Were you always drawn to writing?
I used to, as a child, try and write books, novels. When I was 11 I wrote what I considered to be my first novel which was probably a bit of a rip-off of Sweet Valley High, but I always loved writing. I also was a bit of a hermit as a child and I loved just going off to read books.
My mum was into amateur dramatics and while I was incredibly shy as a child I loved the idea of performance. I found it really exciting to go and watch what my mum was involved in, like plays and things like that.
I also liked ballet and dancing and I found that although I was shy that tended to disappear when I had to be involved in a dance performance.
Do you maintain that connection with those disciplines?
My Mum, when I was thirteen, signed me up for youth theatre. I grew up in Maybole, which is a tiny little South Ayrshire town and there wasn’t much access to the arts there, but I ended up going to Ayr and the Youth Theatre there which was the largest town near to where I lived.
Did you get support at school?
I think I received a fair bit of support at Primary School, I had a wonderful Primary 7 teacher called Miss Morrison who encouraged everyone in our class to read and write. However, when I went to High School I was heavily bullied and that meant I didn’t enjoy it. At my worst, at around about 14 or 15, I had 56 per cent attendance. Outside of school, I played piano and so I was writing lyrics and that was an avenue into later going on to look at poetry. I was quite popular in Youth Theatre so at some level I had a space away from the bullying.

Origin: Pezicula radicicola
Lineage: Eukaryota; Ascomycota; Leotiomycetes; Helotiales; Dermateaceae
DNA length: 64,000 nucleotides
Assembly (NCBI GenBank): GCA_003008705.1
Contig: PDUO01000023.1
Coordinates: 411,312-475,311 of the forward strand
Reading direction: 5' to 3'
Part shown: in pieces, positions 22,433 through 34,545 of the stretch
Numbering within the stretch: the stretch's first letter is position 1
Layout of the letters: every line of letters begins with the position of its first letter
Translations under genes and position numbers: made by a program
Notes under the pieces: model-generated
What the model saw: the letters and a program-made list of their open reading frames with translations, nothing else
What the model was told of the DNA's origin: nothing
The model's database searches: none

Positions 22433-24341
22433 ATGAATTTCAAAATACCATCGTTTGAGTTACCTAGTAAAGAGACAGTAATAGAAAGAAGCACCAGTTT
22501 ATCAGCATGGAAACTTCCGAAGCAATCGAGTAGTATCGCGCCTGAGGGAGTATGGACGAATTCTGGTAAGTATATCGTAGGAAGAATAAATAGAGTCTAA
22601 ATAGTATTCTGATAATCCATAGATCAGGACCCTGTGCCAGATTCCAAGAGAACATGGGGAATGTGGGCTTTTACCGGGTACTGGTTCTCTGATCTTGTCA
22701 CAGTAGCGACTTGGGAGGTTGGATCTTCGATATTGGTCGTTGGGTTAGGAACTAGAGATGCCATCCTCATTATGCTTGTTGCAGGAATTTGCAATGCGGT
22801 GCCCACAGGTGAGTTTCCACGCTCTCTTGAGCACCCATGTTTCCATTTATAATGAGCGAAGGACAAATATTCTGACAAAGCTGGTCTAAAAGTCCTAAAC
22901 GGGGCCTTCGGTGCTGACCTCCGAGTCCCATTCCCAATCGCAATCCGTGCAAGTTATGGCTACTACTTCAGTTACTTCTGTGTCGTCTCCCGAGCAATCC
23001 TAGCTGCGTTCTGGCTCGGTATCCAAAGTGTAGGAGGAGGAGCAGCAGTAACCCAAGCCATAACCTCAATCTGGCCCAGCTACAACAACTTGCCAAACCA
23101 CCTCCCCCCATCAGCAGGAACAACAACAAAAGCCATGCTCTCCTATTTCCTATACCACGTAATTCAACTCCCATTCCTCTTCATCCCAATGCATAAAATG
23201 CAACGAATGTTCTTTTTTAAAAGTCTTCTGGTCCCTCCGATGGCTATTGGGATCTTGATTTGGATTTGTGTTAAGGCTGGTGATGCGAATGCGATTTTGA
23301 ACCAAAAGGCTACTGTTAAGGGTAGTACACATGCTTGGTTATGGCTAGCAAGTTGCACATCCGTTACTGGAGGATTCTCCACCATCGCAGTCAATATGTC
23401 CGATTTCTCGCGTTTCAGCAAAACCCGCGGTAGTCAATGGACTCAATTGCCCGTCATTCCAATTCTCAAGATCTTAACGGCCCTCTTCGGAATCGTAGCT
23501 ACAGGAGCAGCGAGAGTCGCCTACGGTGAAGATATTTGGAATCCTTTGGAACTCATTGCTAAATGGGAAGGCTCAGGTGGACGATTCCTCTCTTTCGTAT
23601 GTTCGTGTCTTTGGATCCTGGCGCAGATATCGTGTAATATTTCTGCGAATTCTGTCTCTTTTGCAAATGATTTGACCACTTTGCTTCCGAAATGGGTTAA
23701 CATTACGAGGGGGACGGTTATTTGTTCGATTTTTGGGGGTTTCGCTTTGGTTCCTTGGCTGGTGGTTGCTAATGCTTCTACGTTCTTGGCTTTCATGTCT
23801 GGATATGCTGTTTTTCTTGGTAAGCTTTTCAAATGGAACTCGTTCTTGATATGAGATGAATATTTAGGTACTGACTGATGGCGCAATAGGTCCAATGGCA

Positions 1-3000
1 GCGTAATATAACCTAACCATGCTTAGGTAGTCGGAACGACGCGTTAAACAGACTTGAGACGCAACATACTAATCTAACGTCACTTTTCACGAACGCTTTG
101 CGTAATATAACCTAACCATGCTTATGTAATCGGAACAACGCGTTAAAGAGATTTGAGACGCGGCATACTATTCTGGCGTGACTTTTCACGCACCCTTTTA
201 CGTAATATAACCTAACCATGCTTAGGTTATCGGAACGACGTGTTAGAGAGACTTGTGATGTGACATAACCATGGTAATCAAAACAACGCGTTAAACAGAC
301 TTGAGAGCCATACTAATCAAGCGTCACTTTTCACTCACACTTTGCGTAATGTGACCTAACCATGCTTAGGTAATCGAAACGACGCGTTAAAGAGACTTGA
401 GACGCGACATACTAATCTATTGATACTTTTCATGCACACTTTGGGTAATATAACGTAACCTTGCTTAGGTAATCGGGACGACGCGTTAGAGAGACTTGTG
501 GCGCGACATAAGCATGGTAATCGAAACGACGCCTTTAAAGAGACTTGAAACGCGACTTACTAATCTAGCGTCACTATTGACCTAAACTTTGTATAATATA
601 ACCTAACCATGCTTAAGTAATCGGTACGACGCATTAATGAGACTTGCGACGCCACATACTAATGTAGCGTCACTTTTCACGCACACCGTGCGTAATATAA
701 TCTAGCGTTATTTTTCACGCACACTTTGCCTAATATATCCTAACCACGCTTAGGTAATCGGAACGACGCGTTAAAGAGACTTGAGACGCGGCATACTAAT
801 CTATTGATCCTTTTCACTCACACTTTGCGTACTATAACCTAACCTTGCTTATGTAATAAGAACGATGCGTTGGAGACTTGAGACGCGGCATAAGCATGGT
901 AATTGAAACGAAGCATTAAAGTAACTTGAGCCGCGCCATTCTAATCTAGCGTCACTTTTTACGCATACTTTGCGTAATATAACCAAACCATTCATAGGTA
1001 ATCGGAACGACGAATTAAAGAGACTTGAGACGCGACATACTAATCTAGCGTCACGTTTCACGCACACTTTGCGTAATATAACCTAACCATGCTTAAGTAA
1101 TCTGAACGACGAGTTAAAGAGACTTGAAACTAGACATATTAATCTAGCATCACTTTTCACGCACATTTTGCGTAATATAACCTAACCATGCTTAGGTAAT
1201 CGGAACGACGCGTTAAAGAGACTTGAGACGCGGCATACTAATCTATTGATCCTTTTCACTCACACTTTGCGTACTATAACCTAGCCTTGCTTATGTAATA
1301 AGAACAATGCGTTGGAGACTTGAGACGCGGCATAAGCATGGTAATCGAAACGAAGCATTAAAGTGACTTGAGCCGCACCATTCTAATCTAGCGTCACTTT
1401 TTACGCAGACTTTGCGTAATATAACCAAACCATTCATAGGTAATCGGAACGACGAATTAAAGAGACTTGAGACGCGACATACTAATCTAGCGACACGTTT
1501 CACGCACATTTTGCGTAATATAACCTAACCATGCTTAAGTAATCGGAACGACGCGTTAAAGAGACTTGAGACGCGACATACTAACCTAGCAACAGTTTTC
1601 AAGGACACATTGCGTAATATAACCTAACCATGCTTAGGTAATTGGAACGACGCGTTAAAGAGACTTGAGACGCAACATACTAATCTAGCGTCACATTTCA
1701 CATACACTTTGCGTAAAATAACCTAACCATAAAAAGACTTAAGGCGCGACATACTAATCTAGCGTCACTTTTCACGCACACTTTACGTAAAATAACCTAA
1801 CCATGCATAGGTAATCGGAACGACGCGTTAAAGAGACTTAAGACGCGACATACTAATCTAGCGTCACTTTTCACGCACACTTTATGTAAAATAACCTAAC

At 14 years old I found myself becoming quite confident, well, perhaps not confident but certainly more able to stick up for myself, and I think that my writing played a role in that. I had used my writing to process things that were happening to me and that sort of worked in terms of building my resilience. The creative outlet and the friends I made outside of school also helped that shift.
Do you go on to study Higher Education?
I applied to Queen Margaret University College in Edinburgh to study Media and Cultural Studies. If I had a plan it was to get as far away from Ayrshire as possible. I summer before I went to university I was walking through Princes Street Gardens and I saw a Spoken Word Performer Jem Rolls and I thought he was brilliant. At the end of his performance he suggested a book that everyone could buy called “Oral: Poets, Sonnets, Lyrics and the Like” and I went immediately to Waterstones and ordered that book.
I was introduced to people like Tim Wells, Salena Godden, Clare Pollard, Francesca Beard, MC Jabber and other performance poets and I started to write that kind of poetry. It took about three years, around when I turned 20, and I entered a slam, came second, and that was me on my way.
How does you develop from that point?
I started to think of myself as a performance poet and I started writing solely for performance. I had also left University in a hail of failure after the first year. I did any number of jobs, call centres to cafes, and I just kept writing.
Part two of this interview is here